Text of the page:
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  1. With the recent production of specialty shoes that are on the market, there have been many questions about the unusual designs that claim to be beneficial for foot health. The two most controversial of these designs are the MBT shoes and the Vibram Five Finger Gel shoes.

    The MBT shoes have an anterior and posterior rocker sole bevel. The midsole is cushioned. This shoe design is ok for people who have excellent muscle balance and good ankle/foot alignment, but can be problematic for people who have various musculo-skeletal imbalances and/or orthopedic issues.

    From an alignment perspective, the shoe is unstable. According to MBT, this is intentional: “the ground no longer feels flat and stable, so the body has to compensate and create stability” (http://us.mbt.com/Footer/Company/About-Us.aspx)

    The argument implied here is as follows: if the support surface is unstable, the body will become more aware of which muscular action to initiate to create stability, and in the process, will develop better muscle balance. Of course this is good if one is physically able to accomplish stability through using one’s own musculature, however, not everyone can accomplish this. It is unfortunate that the population of patients who have lower extremity orthopedic imbalances may gravitate toward this shoe with the idea that they will be able to restore normal function by wearing the shoe. It is in this light that I suggest consulting with your physician and/or orthotist prior to buying a pair of these shoes so that you can make an informed decision as to whether or not this shoe will be good for you.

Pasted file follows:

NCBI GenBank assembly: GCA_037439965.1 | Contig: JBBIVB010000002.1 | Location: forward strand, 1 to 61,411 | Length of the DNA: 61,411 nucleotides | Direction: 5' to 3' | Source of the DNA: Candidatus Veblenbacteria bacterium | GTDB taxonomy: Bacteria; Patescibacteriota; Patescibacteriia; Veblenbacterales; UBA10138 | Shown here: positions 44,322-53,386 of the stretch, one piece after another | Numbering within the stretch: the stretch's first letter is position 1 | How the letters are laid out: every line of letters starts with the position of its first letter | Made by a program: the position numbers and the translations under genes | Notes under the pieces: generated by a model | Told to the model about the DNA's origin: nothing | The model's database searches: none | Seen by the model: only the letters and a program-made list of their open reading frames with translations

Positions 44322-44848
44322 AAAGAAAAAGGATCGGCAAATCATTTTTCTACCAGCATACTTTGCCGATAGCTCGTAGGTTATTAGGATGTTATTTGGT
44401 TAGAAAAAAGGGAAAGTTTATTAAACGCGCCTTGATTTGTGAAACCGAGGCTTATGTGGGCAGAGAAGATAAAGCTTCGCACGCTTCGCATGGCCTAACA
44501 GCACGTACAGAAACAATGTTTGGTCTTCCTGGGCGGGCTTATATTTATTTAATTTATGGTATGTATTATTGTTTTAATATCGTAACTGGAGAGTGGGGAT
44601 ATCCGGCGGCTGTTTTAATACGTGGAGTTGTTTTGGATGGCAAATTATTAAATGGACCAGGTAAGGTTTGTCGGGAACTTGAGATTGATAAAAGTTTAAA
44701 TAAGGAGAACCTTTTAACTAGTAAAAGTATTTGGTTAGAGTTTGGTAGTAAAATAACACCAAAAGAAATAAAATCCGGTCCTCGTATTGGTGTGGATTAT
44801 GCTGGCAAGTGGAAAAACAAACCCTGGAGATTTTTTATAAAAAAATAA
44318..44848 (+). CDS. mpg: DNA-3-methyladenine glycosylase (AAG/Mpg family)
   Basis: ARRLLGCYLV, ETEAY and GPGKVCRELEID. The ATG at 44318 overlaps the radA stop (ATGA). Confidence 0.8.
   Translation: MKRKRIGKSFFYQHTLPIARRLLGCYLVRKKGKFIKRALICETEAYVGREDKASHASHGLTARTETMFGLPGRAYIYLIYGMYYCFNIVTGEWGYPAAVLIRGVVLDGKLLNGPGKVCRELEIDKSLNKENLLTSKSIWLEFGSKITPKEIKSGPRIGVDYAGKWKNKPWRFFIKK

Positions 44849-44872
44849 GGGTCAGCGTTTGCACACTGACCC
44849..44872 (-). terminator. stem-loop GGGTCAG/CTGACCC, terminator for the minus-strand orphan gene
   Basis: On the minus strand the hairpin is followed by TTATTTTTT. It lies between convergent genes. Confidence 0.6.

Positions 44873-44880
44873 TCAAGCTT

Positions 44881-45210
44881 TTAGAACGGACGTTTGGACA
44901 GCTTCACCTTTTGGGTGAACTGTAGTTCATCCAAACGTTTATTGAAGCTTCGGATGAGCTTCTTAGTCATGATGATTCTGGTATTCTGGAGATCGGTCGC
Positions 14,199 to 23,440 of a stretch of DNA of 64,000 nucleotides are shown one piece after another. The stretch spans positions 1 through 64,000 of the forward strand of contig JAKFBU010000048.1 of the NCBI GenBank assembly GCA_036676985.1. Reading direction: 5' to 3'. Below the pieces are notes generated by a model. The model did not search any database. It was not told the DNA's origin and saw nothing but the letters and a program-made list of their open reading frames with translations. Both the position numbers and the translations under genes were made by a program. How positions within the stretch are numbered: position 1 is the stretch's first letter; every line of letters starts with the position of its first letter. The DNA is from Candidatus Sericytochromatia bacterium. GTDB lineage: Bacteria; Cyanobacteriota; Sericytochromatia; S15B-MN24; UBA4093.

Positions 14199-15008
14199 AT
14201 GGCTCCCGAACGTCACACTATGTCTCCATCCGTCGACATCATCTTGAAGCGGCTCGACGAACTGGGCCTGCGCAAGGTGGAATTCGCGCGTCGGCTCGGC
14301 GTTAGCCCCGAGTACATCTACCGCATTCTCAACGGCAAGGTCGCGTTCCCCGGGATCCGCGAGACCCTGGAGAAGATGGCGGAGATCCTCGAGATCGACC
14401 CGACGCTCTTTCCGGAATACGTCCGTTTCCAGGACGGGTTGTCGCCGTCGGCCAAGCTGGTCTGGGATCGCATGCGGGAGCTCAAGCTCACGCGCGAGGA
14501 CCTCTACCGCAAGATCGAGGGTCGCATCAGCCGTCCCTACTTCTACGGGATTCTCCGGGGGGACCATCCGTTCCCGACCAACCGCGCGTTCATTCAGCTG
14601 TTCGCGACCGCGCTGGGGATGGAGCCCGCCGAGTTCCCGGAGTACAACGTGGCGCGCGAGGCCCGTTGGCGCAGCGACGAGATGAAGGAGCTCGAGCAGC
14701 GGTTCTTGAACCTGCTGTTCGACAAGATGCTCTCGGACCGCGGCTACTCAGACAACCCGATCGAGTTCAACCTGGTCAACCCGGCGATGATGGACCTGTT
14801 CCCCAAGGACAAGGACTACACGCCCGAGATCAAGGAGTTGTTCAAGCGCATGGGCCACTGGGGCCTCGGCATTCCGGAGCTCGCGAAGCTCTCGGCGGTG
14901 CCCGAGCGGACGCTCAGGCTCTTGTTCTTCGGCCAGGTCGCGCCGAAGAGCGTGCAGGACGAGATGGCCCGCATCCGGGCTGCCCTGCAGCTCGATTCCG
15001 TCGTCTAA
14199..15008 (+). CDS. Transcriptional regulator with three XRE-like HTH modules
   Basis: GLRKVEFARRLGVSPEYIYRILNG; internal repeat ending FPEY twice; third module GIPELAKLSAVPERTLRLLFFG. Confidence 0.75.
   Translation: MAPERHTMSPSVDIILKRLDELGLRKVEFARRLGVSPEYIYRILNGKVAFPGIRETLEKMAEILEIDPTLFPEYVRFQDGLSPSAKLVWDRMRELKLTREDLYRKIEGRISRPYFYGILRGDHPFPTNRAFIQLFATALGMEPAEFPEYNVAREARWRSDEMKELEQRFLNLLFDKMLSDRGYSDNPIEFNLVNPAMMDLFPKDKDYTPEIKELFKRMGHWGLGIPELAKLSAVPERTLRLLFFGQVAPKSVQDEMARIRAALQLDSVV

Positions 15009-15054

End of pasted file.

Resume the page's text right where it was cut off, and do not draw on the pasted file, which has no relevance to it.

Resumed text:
The Vibram Five Finger Gel shoe is another in the line of specialty shoes. This design was introduced as the trend to run barefoot became prevalent. The shoe has some cushioning, and integrates a separate space for each toe in the forefoot of the shoe. It doesn’t have a traditional toe-box.

    Here again is a shoe that might work well for someone who has good muscle balance and ankle/foot alignment. The feature of this shoe that is potentially problematic is the negative heel height. The standard for heel height in athletic shoes has hovered between 5/8″ and 1/4″ for many years now. This standard heel height range has been intended for runners who have a heel-to-toe style that is common in distance running. Sprinters, on the other hand, run toe-to-toe. For a sprinter, a low heel can be beneficial for performance in competition. The Vibram shoe may be a wonderful option for sprinters, but may cause stress on the calf and hamstrings in distance runners.

    Folks who will often have a problem with this shoe design are those who have tight posterior musculature and tight achilles tendons.

    I suggest consulting with your physician and/or orthotist prior to buying a pair of these shoes so that you can make an informed decision as to whether or not this shoe will be good for you.

    There are many other shoes out there that are touted as being the next big thing. If your foot and ankle health is excellent, you can probably try them all. However, if you develop symptoms of any kind that correspond to when you began using the new shoes, it is worth discussing this with a member of your healthcare team.

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